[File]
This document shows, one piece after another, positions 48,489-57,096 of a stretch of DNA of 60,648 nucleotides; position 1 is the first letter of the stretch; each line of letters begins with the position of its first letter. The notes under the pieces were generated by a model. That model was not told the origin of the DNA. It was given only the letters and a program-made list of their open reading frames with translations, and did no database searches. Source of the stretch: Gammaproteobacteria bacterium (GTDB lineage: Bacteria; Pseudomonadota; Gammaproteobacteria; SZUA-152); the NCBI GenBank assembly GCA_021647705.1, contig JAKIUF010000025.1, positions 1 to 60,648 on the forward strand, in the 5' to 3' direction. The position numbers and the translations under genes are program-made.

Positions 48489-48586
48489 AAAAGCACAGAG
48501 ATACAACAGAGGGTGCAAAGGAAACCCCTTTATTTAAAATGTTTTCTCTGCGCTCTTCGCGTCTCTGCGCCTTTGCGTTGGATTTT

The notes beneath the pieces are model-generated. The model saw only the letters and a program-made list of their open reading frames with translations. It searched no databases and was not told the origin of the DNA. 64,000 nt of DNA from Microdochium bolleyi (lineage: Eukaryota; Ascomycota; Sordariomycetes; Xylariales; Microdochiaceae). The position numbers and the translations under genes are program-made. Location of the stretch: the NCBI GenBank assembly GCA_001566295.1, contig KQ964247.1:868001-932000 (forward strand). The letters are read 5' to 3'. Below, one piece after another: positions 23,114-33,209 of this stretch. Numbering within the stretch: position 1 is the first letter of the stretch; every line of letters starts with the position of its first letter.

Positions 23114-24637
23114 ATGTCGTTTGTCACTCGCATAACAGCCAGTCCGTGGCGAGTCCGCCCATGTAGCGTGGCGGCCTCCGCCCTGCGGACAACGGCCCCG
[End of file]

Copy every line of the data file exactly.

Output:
This document shows, one piece after another, positions 48,489-57,096 of a stretch of DNA of 60,648 nucleotides; position 1 is the first letter of the stretch; each line of letters begins with the position of its first letter. The notes under the pieces were generated by a model. That model was not told the origin of the DNA. It was given only the letters and a program-made list of their open reading frames with translations, and did no database searches. Source of the stretch: Gammaproteobacteria bacterium (GTDB lineage: Bacteria; Pseudomonadota; Gammaproteobacteria; SZUA-152); the NCBI GenBank assembly GCA_021647705.1, contig JAKIUF010000025.1, positions 1 to 60,648 on the forward strand, in the 5' to 3' direction. The position numbers and the translations under genes are program-made.

Positions 48489-48586
48489 AAAAGCACAGAG
48501 ATACAACAGAGGGTGCAAAGGAAACCCCTTTATTTAAAATGTTTTCTCTGCGCTCTTCGCGTCTCTGCGCCTTTGCGTTGGATTTT

The notes beneath the pieces are model-generated. The model saw only the letters and a program-made list of their open reading frames with translations. It searched no databases and was not told the origin of the DNA. 64,000 nt of DNA from Microdochium bolleyi (lineage: Eukaryota; Ascomycota; Sordariomycetes; Xylariales; Microdochiaceae). The position numbers and the translations under genes are program-made. Location of the stretch: the NCBI GenBank assembly GCA_001566295.1, contig KQ964247.1:868001-932000 (forward strand). The letters are read 5' to 3'. Below, one piece after another: positions 23,114-33,209 of this stretch. Numbering within the stretch: position 1 is the first letter of the stretch; every line of letters starts with the position of its first letter.

Positions 23114-24637
23114 ATGTCGTTTGTCACTCGCATAACAGCCAGTCCGTGGCGAGTCCGCCCATGTAGCGTGGCGGCCTCCGCCCTGCGGACAACGGCCCCG